Further map research shows that the millstream through Roath was only straightened as far as the bridge, now at Penylan Road, in 1789, as shown on a map of Roath parish of that date (National Library of Wales, Tredegar 233 139/8/14). Accounts show there was a major refurbishment of the mill in 1801 (National Library of Wales, Ruperra Accounts 1801 AGR 1-20 (Bocs 456)) so the millstream may have been extended at that time.


Roath Mill Project

Geophysical Survey, 17th March 2012

Cardiff Archaeology Society and GeoArch

An Outline

PLEASE NOTE - The findings of the survey will be posted here as soon as they are available.

Roath Mill Gardens 
The Mill Gardens were formally opened on the 23rd October, 1912 so this year is the centenary. The new park then included a paddling pool – the opening included the launch of a toy torpedo-boat by a Councillor's son. Some stonework of the mill and its water system remain in the sides of the stream.

The Survey
There is very little left of the buildings of early Roath, as the mill, the major farmhouses such as Great House (Ty Mawr), Dean's Farm,  and cottages such asTy Draw and Ty-y-cyw were all demolished in the late nineteenth or twentieth centuries to make way for
the suburban development we have today.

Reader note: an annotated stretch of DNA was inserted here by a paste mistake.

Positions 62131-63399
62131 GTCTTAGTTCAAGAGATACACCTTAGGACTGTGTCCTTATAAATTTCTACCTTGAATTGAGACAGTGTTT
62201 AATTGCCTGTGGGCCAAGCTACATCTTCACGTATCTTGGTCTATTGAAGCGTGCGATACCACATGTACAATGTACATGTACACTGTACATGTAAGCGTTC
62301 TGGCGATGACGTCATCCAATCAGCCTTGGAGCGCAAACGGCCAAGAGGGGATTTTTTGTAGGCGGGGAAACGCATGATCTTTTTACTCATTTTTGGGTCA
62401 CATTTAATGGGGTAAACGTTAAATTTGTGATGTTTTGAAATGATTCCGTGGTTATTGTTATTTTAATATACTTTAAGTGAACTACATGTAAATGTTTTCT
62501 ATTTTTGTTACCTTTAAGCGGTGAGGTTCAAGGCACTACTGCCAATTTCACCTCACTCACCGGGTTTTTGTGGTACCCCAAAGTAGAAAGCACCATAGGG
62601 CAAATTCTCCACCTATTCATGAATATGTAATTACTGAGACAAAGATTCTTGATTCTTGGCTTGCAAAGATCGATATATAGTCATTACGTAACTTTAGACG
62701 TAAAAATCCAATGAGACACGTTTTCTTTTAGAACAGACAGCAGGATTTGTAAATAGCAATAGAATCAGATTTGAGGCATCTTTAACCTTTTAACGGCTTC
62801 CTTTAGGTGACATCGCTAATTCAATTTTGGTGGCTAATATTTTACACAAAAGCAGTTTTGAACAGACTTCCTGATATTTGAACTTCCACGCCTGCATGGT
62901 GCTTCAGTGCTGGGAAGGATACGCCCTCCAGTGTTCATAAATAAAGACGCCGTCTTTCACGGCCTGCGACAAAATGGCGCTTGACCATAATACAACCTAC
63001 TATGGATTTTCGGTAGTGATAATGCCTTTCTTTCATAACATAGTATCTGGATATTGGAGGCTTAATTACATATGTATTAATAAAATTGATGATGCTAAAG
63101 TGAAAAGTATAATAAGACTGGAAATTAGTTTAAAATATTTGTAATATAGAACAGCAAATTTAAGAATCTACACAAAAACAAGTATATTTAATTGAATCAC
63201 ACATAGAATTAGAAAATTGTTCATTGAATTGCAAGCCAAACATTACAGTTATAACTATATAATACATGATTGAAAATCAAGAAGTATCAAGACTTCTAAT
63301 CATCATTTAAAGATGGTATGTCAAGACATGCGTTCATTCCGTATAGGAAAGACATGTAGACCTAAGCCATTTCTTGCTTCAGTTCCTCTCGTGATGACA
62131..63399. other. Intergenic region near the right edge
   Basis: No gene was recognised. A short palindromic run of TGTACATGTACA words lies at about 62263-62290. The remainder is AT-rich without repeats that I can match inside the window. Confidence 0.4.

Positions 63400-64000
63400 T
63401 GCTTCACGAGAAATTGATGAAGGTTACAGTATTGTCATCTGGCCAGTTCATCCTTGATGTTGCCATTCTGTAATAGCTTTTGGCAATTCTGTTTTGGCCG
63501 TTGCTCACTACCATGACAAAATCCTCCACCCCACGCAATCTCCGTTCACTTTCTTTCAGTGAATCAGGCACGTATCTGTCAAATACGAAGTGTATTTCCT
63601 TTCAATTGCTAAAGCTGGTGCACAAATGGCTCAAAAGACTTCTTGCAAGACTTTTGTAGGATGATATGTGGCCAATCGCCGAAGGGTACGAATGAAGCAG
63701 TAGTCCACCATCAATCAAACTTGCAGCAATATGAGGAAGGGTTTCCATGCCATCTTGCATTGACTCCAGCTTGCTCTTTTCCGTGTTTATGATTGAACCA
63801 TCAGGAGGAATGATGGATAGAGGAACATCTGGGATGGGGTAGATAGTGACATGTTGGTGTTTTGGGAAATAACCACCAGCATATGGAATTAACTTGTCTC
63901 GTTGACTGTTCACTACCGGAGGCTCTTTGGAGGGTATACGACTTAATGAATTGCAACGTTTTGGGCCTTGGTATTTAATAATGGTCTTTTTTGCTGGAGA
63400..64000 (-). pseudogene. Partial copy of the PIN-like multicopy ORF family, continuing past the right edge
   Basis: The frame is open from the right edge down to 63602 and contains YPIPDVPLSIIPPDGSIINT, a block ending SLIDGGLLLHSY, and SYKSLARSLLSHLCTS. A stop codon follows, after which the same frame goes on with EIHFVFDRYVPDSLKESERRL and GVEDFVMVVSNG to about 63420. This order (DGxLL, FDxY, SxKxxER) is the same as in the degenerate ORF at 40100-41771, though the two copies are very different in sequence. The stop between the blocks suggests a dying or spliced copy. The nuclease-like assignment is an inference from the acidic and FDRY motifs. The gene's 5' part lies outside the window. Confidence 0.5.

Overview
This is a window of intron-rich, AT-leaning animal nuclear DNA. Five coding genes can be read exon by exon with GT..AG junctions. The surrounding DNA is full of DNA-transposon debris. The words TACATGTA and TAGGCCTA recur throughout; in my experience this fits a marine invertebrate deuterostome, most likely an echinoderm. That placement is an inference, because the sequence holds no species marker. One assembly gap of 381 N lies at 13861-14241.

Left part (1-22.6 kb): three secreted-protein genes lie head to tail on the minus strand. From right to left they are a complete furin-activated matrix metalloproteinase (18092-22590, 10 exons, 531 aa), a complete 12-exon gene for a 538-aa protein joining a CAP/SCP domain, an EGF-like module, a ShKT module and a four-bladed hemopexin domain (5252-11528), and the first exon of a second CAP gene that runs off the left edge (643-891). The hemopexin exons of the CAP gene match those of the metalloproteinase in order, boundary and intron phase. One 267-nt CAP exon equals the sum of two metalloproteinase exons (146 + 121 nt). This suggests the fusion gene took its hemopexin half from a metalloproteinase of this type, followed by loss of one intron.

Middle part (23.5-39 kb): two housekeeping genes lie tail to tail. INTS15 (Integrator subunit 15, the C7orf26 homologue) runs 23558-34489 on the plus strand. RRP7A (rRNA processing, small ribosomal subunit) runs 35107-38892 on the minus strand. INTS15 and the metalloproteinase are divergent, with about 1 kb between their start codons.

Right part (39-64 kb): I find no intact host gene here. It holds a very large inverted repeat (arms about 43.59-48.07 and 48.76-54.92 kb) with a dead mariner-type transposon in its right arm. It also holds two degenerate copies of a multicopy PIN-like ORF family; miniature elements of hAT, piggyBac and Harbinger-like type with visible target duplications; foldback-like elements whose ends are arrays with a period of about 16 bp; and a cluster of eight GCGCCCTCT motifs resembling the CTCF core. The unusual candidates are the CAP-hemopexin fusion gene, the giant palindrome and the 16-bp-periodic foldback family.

The survey looked for any remains below ground of the known mill buildings and for any signs of the earlier buildings which might indicate the site of the medieval mill. Two types of ground-penetrating survey were used, magnetometry and ground resistivity.

The survey area outlined in red squares

A History of Roath Mill
The mill appears in the first references to Roath when it was donated to Tewkesbury Abbey in 1102.This may be the mill that was regranted to Keynsham Abbey by 1275. After the Dissolution of the monasteries by Henry VIII, the lands were eventually bought by the Morgan's of Tredegar and  Lanrumney. The mill is mentioned in 1650 and in a detailed survey of 1702 - 'a Corn Grist Mill, called Roath Mill, which said mill the said Jurors do likewise present to be the Lord's mill, and situate within this Lordship.' George Howels was the tenant.

In the nineteenth century there are references to the landowners,tenants, millers and mill workers as well as a tenants of the cottage attached to the mill. The Evans family of Dean's Farm are listed as millers and farmers in directories through most of the nineteenth century. The census shows James Rowe from Cornwall, then Maurice Griffiths from Pembrokeshire as millers – they were probably doing the actual milling. Edward Phillips, sexton and parish clerk, lived 'By Roath Mill' with his large family from at least 1855 to 1871.
He was buried at St. Margaret's, Roath, in 1895.

A map of the Mill area in 1880 (Reproduced from the 1880 Ordnance Survey Map)

The mill and its attached cottages stood in what is now Roath Mill Gardens. A mill required a straightened stream, the digging of a millpond and the building of sluices and weirs. The recut stream through Roath and the millpond are shown as early as the 1840 Tithe Plan.

An image of the Mill from 1890

The building stood until it 1897 when it was demolished during the redevelopment of the area. 

A map of the area in 1920 with the former site of the Mill shown. (Reproduced from the 1920 Ordnance Survey Map)